“Yeah,” Nicole repeats, like an idiot, and it’s probably wrong to feel this happy with her mother’s death still in her hands, but here she is. Here they are.


She wakes up with Waverly’s hair in her mouth, her eyes gritty from crying, and rolls on her back to yawn. Waverly stirs, turns over to look at her. She runs a thumb over Nicole’s lower lip. “Do you want to go to the…?”

“No,” Nicole says, “no, I don’t think so.”

“Okay,” Waverly says. She hesitates, like she’s thinking about saying something else. Nicole tugs her closer by the waist and leans their foreheads together. “I visit Willa every year,” Waverly says in a small voice, “you could come with me, if you want.”

Nicole kisses her forehead. “Do you want me to?”

“Yeah,” Waverly says, kissing her properly, “yeah.”

“I love you,” Nicole says, because it’s getting hard not to blurt it out and this is, at least, more appropriate than when Waverly unbraids her hair while they stumble towards the bed, hips pressed together.

Waverly smiles slow and long and kisses her again, harder and with more intent. They both have morning breath and Nicole’s pretty sure her mascara’s run all over the place. “I love you too,” Waverly says, and slings a leg over Nicole’s waist to straddle her.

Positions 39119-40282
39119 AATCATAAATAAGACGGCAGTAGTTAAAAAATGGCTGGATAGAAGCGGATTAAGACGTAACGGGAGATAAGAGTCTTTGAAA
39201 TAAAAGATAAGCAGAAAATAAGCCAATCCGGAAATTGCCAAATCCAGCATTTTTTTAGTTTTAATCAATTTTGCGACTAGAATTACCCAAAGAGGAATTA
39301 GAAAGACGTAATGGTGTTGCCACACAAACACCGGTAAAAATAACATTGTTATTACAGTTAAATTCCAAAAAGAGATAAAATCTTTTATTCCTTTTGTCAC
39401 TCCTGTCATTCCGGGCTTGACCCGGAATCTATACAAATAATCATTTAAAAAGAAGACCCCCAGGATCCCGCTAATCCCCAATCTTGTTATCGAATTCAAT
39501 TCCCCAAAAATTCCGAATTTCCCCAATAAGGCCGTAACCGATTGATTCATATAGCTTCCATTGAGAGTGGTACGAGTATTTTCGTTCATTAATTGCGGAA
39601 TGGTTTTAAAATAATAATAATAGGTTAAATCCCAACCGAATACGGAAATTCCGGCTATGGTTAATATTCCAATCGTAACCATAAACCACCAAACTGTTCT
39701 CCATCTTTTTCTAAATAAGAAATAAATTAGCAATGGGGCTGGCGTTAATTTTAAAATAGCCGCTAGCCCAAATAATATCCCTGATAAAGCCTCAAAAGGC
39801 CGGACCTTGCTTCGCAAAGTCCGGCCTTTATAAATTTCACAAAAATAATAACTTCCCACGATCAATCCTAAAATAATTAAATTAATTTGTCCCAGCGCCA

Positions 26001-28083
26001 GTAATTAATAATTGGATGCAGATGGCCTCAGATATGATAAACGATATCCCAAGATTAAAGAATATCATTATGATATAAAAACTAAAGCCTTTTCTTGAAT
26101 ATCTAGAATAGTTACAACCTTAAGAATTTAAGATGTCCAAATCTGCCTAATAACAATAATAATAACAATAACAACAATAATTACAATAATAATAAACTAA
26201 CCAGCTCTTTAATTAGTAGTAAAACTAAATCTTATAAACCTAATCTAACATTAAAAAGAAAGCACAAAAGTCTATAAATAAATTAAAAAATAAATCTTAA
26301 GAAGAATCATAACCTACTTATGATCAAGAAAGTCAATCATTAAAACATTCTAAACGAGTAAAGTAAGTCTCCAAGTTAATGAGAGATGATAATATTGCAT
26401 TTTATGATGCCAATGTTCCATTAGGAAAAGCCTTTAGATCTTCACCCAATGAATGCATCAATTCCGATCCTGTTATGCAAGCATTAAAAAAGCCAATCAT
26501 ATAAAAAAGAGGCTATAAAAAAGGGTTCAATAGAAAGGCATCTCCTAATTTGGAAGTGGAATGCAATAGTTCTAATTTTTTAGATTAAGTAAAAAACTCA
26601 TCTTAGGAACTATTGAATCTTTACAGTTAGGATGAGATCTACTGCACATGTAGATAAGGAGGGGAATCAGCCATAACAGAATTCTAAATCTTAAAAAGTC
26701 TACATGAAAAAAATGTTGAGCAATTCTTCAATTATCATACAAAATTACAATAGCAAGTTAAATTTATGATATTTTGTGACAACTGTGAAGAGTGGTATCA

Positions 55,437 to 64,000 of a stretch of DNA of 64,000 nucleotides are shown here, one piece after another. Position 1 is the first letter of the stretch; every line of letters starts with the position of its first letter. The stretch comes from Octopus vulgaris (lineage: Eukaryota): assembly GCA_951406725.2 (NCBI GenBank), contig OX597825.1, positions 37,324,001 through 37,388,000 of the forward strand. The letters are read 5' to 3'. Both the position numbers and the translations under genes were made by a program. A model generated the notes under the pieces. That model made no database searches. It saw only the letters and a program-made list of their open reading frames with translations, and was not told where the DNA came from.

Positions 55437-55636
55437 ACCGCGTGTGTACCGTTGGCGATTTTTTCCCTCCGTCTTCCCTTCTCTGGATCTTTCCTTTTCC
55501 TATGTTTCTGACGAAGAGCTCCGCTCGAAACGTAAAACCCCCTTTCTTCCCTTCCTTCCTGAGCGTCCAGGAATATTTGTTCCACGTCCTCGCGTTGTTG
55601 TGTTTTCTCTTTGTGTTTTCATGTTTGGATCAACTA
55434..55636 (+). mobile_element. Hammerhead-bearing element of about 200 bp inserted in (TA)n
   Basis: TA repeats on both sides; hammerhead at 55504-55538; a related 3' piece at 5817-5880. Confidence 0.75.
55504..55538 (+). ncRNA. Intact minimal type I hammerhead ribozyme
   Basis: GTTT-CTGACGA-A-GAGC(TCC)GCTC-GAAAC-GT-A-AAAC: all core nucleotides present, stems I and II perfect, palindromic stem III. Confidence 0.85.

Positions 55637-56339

Nicole leaves her cat and Wynonna to finish their staring contest in the living room to drop a few shirts and socks into the drawer upstairs, her jacket hanging in the coat closet above her boots.

Waverly sprawls on the bed, painting her toenails. “You should know,” she says, teasing, “I’m sort of married to a skull.”

“Oh really?” Nicole arches an eyebrow.

“Yeah,” Waverly says, breezy and laughing, “well, we’re kind of separated. Actually, I think I could file for divorce on grounds of… death.”

“Mm,” Nicole says, bouncing on the mattress and stretching out. “Well if he comes back I can take him.”

“I don’t know,” Waverly muses, blowing on her toes and setting the polish aside. “He’s not human, probably has some funky powers.”

“You do research,” Nicole says, leaning over to kiss the place under Waverly’s ear that makes her bite her lip and moan, “I do pistols at dawn.” She kisses Waverly like a country love song, messy and real, and promises herself she’ll be better than all their parents put together.


Nicole may have vague ideas to be Sheriff of Purgatory, but she’s not really a plan ahead kind of girl. Basketball is all about flow, and sure you plan attacks and moves, but never more than a few minutes ahead. She’s not a planner, doesn’t need to know anything more than her schedule in advance, and any plans she might make are bound to be interrupted by some odd thing Wyatt Earp killed a hundred years ago.

She doesn’t know if she really trusts Dolls’ shadowy divisions or Doc’s drawling half-truths and she isn’t sure if she’ll ever live long enough to make Sheriff or see this curse broken but she does know Waverly Earp smells like cherries and tastes like bubblegum and she thinks maybe she might want to marry that girl, someday.